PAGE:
John Donne wouldn’t know just how prescient his words would turn with the juggernaut of social media that sucks in the willing and the unwilling into its vortex, leaving no man (or person) an island of their own. But when it comes to personal grief, we’re all our individual peninsulae. Creators Dennis Kelly and Felis Barrett with co-writers Kit de Waal and Dean O’Loughlin (for two episodes), and directors Philippa Lowthorpe and Marc Munden baste this premise with tremulous terror to deliver a rad-Gothic thriller that’s hypnotic and difficult to tear yourself away from.
Divided into three parts— Summer, Autumn (which was live-streamed for 12 straight hours as a ceremonial event, and isn’t available for viewing on Hotstar), and Winter—the show opens with troubled, haunted Sam (Jude Law) on his way to tend to an annual ritual of his own. All that we know is that it involves a flowing river and an item of clothing. But even as he’s done part-dousing what seems immeasurable anguish into the water, he realizes he isn’t alone in the dense woods and ends up rescuing a young girl named Epona (Jessie Ross) as she tries hanging herself with the help of a mysterious now-you-see-him-now-you don’t boy. It turns out she lives across the periodically flooded causeway on Osea island, and Sam feels obliged to get her back to her place.
As he enters the island, your skin begins to prick up with unease, echoes of the marvelous The Wicker Man beginning to ring closer and closer. As the time ticks by for the causeway to flood again—and leave Sam stuck on Osea for the night—you know he won’t leave, despite desperately wanting to get back to his wife and children and to solve the theft of £40,000 from their office. But he’s slowly sucked into the powerful force of the island and its mysterious inhabitants, some of whom are friendly, some overtly hostile, but all seeming to circle around a mysterious epicenter of a past and future that connect to everything that’s happened and continues to occur. He seems to have found friends in the local pub owners Mrs. And Mr. Martin (a fantastic Emily Watson and Paddy Considine), a resident at the pub, and Osea habitué Jess (an incandescently mysterious Katherine Waterston) while having made instant enemies of Epona’s father, the rifle-happy Jason (Mark Lewis Jones), a bludgeon-happy Larry (John Dagleish, terrific), and they all crash into each other to explode and burgeon the mystery further.
Another thread takes over nine months after Sam’s story in winter and this one involves Helen (Naomie Harris) and her daughters Ellie and Talulah (Nico Parker and Charlotte Gairdner-Mihell, both revealing layers of emotional wreckage and innocent beauty) visiting Osea for Ellie’s birthday. Helen’s booked a room for the getaway, but when they cross the causeway, there are no rooms available and something acidic and acrid seems to be brewing on the island. There’s no way to say anything more without this piece becoming a spoiler, but the Winter segment opening is one of the most terrifying sequences I’ve seen and the tension ratchets up relentlessly, even as emotions and beliefs come pouring out in a bloody flood.
Creators Kelly and Barrett throw into relief all that we’ve seen across political and religious scapes these last couple of years. Power and control struggles to lead lost folks into promised bliss at the sacrificial altar of humane behavior, a violently polarized populace, relationships thwarted and cleaved because of the truth versus vision war, heartbreak manipulated to trigger madness, all get a visual canvas that’s atmospheric and woozily stunning. The aerial shots of the causeway, the LED bright imagery, the psychedelic tracking and pulling out camera-work, the hand-held camera tremors that translate into shivers for you, are captured, exposed, and printed on a surreal screen by cinematographers David Chizallet and Benjamin Kracun. Composers Dickon Hinchliffe and Cristobal Tapia de Veer add eerie tracks that trigger goosebumps. Niv Adiri’s sound design is the best I’ve heard on streaming—every chitter, chirp, creak, snap, furniture movement, and nature’s sound overlaid on hallucinogenic visuals that float about your senses, amplifying the dread and portends.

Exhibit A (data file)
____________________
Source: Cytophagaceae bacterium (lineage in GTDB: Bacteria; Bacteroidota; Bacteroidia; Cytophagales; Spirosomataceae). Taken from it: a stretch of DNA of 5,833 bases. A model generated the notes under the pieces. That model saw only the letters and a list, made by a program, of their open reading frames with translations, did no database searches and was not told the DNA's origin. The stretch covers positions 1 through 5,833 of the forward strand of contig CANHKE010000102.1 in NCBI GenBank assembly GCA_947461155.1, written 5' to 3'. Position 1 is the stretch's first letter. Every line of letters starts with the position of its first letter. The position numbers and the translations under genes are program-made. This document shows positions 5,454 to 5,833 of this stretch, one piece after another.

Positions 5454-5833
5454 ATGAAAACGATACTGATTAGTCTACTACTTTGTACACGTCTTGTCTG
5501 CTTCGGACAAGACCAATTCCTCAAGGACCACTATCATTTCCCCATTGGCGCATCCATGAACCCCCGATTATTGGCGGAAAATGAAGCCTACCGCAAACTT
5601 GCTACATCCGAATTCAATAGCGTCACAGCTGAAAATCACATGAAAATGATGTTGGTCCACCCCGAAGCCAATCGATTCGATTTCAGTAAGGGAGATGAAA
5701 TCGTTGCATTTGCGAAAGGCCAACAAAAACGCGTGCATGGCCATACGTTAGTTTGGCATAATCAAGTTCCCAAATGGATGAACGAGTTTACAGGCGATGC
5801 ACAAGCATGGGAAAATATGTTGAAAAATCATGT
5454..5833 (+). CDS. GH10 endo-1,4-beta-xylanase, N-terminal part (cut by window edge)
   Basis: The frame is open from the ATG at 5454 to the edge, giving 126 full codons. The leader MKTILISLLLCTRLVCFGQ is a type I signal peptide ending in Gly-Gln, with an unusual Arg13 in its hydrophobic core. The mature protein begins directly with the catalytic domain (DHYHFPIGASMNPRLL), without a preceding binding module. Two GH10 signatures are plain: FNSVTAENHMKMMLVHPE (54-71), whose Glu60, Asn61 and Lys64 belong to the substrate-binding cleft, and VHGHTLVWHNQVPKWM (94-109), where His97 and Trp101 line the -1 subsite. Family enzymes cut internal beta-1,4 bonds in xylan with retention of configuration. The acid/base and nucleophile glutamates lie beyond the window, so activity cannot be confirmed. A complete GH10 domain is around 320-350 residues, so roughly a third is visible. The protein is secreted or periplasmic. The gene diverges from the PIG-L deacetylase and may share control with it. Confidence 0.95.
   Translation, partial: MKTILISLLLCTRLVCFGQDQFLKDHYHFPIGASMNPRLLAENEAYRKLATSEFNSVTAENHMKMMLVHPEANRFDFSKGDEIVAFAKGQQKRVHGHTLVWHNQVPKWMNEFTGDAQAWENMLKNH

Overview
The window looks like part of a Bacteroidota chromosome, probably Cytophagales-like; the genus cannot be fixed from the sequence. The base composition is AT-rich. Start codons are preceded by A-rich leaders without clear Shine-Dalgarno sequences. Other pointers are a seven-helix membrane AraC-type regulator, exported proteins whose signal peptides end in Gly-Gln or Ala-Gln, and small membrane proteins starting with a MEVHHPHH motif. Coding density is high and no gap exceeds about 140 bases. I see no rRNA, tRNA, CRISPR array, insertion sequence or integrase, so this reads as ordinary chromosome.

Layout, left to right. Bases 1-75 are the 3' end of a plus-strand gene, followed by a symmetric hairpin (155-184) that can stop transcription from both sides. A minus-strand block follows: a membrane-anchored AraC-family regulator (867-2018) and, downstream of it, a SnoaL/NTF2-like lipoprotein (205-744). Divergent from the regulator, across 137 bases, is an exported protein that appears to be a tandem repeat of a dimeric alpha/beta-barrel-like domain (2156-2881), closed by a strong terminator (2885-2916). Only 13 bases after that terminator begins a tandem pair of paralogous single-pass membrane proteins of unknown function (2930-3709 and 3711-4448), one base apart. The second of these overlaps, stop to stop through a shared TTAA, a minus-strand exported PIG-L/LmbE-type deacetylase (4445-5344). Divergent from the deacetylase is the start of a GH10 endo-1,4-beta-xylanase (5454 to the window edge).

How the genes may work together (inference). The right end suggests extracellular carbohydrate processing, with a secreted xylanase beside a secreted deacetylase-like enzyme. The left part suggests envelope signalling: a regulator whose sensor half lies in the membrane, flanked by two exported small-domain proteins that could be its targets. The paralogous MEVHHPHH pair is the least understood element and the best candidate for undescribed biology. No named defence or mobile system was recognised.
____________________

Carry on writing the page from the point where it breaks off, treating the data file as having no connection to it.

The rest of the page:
While not all of what happens in The Third Day is unpredictable—and it certainly covers a lot of been-there-shocked-by-that ground—it works vice-like, almost like a drug. That drug could be, as for so many seeking solace, numbing grief, losses, personal upheavals, or simply an escape route from life’s unending drill, a ritualistic relief. It could be a way forward for redemption. Or, it could be that there’s no way out, all of us trapped in our own personal Oseas, connected occasionally by a causeless-way. Aided by a superb cast, the leads are in fine form. Jude Law crumbles, rearranges, and lends a monotonically rising imploding energy to his act. Naomie Harris is marvelous, simply. She bears intense grit and hysterical urgency in her act, tough as steel, vulnerable as only a mother can be. She is the cord that ties her daughters in a protective thread. She is the force that can freeze or burn to protect her creation. She is a mother. She is Mother Earth.Movie data powered by IMDb. All images owned by the producers.
The Third Day is streaming on Hotstar and rated A (Adults Only) for intense scenes and profanity.
The Third Day
Directors Philippa Lowthorpe and Marc Munden Time~ 1h Writers Felix Barrett, Dennis Kelly, Kit de Waal, Dean O’Loughlin
Stars Jude Law, Naomie Harris, Emily Watson, Paddy Considine, John Dagleish, Mark Lewis Jones
Genres Crime, Drama, Mystery, Thriller